Provided that the strong Scirocco wind would not delay the flight, there was sufficient fuel to cover the 150 km between Pantelleria and Malta. But this, apparently, was not Hunt’s opinion who ordered the aircraft to turn back toward Sicily, where they were to land or ditch. Before that, however, a decision was taken to affect two route changes, one towards Palermo and the last towards Cefalu’ beach, after flying a distance of 300 km. This means that Malta could have been reached, had they not taken the wrong navigational instructions.
Something seems wrong in this report, which moreover states that the Wellington sent to try and trace the four Swordfish did not return to Malta, whilst its pilot (Spooner) did in fact return. Osborne’s different version throws some light on this event. He says that for some time after take-off, Hunt ordered them to fly towards Lampedusa but halfway there he presumed that the wind was no more Scirocco (SE) but Gregale (NE) so he ordered a change of route considering the wind change, permitting them to reach Lampedusa. Osborne knew that in this area there were no sudden changes from Scirocco, but simply obeyed the instructions.
After another hour, an island was in view. Hunt identified it as Lampedusa, whilst in fact was Pantelleria. Osborne suggested asking for a fix from Malta but there was no answer from the Island. This meant that they were off route and that they were not flying close to Lampedusa but closer to Pantelleria and flying towards Sardinia. At that point, Osborne took it upon himself to make decisions, whilst Hunt had lost all idea of bearings in presuming that they were in the Gulf of Sfax.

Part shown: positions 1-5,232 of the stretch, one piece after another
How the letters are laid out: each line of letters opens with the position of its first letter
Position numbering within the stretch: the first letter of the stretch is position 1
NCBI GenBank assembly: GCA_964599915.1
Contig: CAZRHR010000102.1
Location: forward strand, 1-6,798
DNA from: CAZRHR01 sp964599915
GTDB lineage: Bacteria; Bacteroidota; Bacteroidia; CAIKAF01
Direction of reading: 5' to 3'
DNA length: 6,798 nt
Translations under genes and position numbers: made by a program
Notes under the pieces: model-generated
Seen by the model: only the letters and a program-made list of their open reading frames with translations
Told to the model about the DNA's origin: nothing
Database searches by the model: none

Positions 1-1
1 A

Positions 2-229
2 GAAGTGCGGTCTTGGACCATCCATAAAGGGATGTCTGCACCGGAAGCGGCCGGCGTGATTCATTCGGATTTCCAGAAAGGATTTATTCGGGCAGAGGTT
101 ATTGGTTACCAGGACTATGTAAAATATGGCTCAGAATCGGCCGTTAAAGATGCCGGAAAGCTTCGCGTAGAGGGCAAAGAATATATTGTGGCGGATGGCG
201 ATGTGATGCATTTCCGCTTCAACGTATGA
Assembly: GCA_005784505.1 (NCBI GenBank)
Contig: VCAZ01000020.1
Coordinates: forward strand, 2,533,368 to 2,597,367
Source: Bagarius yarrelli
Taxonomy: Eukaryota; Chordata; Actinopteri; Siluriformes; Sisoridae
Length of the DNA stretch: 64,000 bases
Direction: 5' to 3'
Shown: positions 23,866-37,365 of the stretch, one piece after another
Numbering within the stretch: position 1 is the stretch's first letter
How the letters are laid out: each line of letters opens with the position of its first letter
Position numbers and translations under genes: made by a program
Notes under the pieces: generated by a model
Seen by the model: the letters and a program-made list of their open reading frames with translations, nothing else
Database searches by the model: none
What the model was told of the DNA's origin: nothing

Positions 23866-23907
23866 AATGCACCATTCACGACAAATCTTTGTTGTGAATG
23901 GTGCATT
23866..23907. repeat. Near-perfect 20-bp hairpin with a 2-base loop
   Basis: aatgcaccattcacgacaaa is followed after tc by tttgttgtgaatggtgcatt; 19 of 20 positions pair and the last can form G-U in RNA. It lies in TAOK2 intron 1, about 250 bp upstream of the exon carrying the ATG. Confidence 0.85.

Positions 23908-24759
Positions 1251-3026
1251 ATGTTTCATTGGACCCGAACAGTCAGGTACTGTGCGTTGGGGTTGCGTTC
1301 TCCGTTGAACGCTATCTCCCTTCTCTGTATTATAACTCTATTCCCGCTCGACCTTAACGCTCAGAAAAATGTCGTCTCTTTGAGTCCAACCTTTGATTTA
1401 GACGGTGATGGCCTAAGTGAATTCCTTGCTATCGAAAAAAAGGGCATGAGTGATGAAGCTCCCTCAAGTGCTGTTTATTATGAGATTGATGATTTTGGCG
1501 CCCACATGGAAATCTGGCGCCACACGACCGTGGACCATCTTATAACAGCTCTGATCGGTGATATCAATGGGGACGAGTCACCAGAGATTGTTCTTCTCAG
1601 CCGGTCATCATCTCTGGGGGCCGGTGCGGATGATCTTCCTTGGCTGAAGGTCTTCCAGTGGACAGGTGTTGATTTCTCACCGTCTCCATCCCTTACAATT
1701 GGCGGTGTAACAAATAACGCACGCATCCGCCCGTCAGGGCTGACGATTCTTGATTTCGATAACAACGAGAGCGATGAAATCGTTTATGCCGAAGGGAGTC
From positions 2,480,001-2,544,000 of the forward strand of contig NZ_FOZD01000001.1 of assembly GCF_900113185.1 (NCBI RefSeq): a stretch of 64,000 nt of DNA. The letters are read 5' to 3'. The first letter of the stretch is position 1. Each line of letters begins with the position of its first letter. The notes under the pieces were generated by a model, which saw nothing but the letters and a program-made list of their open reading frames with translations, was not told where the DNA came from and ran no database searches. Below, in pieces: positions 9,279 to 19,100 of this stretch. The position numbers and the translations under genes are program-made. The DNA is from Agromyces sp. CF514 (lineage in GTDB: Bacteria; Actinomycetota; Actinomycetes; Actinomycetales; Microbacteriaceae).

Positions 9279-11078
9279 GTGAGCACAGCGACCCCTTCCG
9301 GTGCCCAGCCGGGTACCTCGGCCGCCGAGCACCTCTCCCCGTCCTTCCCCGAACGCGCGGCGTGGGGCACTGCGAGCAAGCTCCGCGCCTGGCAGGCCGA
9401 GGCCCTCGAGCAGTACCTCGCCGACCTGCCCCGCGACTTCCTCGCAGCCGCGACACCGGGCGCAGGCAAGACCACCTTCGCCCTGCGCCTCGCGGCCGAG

Osborne descended to 30m and could see from the direction of waves that the wind was still Scirocco. Keeping a mental record of their route, he understood that they were in the Tyrrhenian Sea and the only option was to change onto a SE course – along the Scirocco- to reach Sicily. Malta was now out of reach, as after more than three hours of flight part of which into a 30-knot wind, it was impossible to return. With only 20 minutes of fuel left, the Swordfish doubled back to Palermo and dropped their torpedoes in preparation to ditch into the sea, as from the coast they were facing ack-ack fire.
In the process, Lt Wigram and Sub-Lt Griffith lost their lives, as the aircraft blew up after touching the surface probably after hitting a mine or a rock (in fact one of the three relics consists of only a few parts). Sub-Lt Campbell and his TAG Falon swum to the beach, after their dinghy was holed by fire (they were mistaken for Commandos). Lt Taylor succeeded in landing on the beach, escaping unhurt together with Sub-Lt Robinson. As for Osborne, Hunt and their TAG Parker, the sea current sent their dinghy ten miles offshore and it was only in the afternoon that they were picked up by a trawler. All seven of them were taken prisoner and their first accommodation was the Grand Hotel in Palermo.
In a letter to the writer Lt Cdr Osborne recalled “that he had received nothing but kindness from all the Sicilians we met”. It had been planned that after that sortie he would have been posted to the USA as an instructor. The Scirocco cost him and his comrades over three years in a prisoner of war camp in Germany.